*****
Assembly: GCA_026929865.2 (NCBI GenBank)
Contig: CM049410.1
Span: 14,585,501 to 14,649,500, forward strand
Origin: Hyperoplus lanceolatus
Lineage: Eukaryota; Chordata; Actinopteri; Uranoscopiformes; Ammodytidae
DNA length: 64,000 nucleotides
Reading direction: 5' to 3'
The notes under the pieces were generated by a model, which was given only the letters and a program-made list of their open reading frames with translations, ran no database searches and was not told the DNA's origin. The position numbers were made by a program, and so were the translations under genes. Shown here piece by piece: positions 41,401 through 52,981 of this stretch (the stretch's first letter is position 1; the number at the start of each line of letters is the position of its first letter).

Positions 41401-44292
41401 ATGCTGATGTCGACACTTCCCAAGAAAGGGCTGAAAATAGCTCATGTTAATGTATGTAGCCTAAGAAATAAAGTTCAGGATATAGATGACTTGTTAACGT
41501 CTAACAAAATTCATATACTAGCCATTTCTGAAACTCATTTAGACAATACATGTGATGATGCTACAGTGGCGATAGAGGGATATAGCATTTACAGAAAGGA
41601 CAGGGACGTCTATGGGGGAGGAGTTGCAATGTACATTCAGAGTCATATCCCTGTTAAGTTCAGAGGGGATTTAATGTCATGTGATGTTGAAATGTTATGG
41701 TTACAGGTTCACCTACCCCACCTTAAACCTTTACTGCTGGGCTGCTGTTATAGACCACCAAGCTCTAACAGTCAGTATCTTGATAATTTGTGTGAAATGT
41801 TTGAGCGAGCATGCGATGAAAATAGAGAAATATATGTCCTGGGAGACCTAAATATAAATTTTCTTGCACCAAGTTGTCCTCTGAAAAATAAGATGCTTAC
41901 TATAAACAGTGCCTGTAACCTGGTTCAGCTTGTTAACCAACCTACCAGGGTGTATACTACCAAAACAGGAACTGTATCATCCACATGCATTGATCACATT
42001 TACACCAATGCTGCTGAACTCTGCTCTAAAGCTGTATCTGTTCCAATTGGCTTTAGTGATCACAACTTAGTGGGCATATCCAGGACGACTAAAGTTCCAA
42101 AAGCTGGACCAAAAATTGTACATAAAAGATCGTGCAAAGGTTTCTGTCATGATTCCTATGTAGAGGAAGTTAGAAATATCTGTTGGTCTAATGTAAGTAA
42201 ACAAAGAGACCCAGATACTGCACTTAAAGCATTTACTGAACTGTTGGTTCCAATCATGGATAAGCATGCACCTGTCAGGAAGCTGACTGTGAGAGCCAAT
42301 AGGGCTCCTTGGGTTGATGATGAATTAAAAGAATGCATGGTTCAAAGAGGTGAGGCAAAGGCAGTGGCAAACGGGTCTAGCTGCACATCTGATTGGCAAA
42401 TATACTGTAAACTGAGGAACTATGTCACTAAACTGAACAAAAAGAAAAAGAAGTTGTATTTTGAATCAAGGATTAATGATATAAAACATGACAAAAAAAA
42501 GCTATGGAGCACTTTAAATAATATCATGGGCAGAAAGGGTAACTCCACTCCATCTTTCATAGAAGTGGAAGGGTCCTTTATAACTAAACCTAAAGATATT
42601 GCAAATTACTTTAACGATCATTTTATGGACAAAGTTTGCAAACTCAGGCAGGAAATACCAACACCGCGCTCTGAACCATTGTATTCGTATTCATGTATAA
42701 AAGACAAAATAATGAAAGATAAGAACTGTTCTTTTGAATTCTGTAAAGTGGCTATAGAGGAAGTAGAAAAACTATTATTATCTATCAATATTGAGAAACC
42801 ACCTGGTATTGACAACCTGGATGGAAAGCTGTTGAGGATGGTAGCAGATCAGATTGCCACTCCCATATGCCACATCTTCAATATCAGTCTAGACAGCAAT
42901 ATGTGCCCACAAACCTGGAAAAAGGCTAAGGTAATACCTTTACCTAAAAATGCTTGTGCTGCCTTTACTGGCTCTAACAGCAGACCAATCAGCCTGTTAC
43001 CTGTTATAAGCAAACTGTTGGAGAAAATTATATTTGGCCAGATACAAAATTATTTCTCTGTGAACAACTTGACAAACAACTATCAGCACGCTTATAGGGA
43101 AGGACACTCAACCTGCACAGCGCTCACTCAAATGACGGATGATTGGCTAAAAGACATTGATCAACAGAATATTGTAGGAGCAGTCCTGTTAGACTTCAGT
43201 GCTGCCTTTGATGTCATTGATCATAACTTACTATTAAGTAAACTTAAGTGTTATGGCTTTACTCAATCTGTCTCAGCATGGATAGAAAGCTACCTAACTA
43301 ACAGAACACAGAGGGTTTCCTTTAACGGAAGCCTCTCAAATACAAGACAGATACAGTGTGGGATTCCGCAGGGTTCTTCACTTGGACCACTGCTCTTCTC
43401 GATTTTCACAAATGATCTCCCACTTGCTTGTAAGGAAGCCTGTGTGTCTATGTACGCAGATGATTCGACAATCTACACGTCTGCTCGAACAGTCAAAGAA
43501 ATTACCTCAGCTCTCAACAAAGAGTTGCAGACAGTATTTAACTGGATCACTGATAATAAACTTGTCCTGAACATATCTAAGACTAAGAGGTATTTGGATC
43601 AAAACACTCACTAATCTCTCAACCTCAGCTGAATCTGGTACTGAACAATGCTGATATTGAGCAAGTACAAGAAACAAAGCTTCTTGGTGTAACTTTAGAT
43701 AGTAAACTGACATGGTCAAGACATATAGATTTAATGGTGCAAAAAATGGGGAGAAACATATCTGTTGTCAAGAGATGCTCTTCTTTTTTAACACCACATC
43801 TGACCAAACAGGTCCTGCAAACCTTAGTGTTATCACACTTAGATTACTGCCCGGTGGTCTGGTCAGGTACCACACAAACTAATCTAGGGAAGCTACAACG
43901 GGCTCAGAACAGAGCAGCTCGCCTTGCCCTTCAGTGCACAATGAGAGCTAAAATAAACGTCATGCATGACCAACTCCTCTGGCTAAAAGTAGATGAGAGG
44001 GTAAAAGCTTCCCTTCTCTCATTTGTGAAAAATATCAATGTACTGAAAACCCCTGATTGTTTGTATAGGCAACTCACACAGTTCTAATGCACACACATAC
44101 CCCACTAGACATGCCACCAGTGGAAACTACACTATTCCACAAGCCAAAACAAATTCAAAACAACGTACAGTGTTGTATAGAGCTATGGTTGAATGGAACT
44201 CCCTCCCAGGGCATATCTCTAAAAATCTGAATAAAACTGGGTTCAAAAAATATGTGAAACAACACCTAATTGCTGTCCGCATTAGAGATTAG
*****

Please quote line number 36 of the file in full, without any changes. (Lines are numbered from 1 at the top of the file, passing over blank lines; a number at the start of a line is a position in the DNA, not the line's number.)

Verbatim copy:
44001 GTAAAAGCTTCCCTTCTCTCATTTGTGAAAAATATCAATGTACTGAAAACCCCTGATTGTTTGTATAGGCAACTCACACAGTTCTAATGCACACACATAC